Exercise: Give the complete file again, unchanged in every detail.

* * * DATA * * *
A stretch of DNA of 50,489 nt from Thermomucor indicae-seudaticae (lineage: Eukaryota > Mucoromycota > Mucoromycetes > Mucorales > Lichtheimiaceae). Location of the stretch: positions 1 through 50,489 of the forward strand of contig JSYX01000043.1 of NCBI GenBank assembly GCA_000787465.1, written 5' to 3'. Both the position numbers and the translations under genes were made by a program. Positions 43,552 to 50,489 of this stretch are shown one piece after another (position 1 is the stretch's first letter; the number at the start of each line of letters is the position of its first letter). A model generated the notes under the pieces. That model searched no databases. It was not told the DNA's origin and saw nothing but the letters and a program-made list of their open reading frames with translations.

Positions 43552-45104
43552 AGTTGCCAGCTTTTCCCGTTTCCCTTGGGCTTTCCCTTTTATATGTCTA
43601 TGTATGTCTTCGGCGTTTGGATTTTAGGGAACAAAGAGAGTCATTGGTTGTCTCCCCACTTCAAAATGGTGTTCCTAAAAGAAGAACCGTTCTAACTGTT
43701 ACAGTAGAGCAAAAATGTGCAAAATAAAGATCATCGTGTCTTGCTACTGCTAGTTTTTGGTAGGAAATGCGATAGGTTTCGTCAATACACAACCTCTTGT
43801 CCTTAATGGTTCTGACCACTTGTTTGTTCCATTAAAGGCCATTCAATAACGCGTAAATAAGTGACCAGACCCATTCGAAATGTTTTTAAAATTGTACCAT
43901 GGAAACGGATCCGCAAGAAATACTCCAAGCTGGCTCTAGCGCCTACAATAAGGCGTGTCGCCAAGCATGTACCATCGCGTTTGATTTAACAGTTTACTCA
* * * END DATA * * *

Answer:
A stretch of DNA of 50,489 nt from Thermomucor indicae-seudaticae (lineage: Eukaryota > Mucoromycota > Mucoromycetes > Mucorales > Lichtheimiaceae). Location of the stretch: positions 1 through 50,489 of the forward strand of contig JSYX01000043.1 of NCBI GenBank assembly GCA_000787465.1, written 5' to 3'. Both the position numbers and the translations under genes were made by a program. Positions 43,552 to 50,489 of this stretch are shown one piece after another (position 1 is the stretch's first letter; the number at the start of each line of letters is the position of its first letter). A model generated the notes under the pieces. That model searched no databases. It was not told the DNA's origin and saw nothing but the letters and a program-made list of their open reading frames with translations.

Positions 43552-45104
43552 AGTTGCCAGCTTTTCCCGTTTCCCTTGGGCTTTCCCTTTTATATGTCTA
43601 TGTATGTCTTCGGCGTTTGGATTTTAGGGAACAAAGAGAGTCATTGGTTGTCTCCCCACTTCAAAATGGTGTTCCTAAAAGAAGAACCGTTCTAACTGTT
43701 ACAGTAGAGCAAAAATGTGCAAAATAAAGATCATCGTGTCTTGCTACTGCTAGTTTTTGGTAGGAAATGCGATAGGTTTCGTCAATACACAACCTCTTGT
43801 CCTTAATGGTTCTGACCACTTGTTTGTTCCATTAAAGGCCATTCAATAACGCGTAAATAAGTGACCAGACCCATTCGAAATGTTTTTAAAATTGTACCAT
43901 GGAAACGGATCCGCAAGAAATACTCCAAGCTGGCTCTAGCGCCTACAATAAGGCGTGTCGCCAAGCATGTACCATCGCGTTTGATTTAACAGTTTACTCA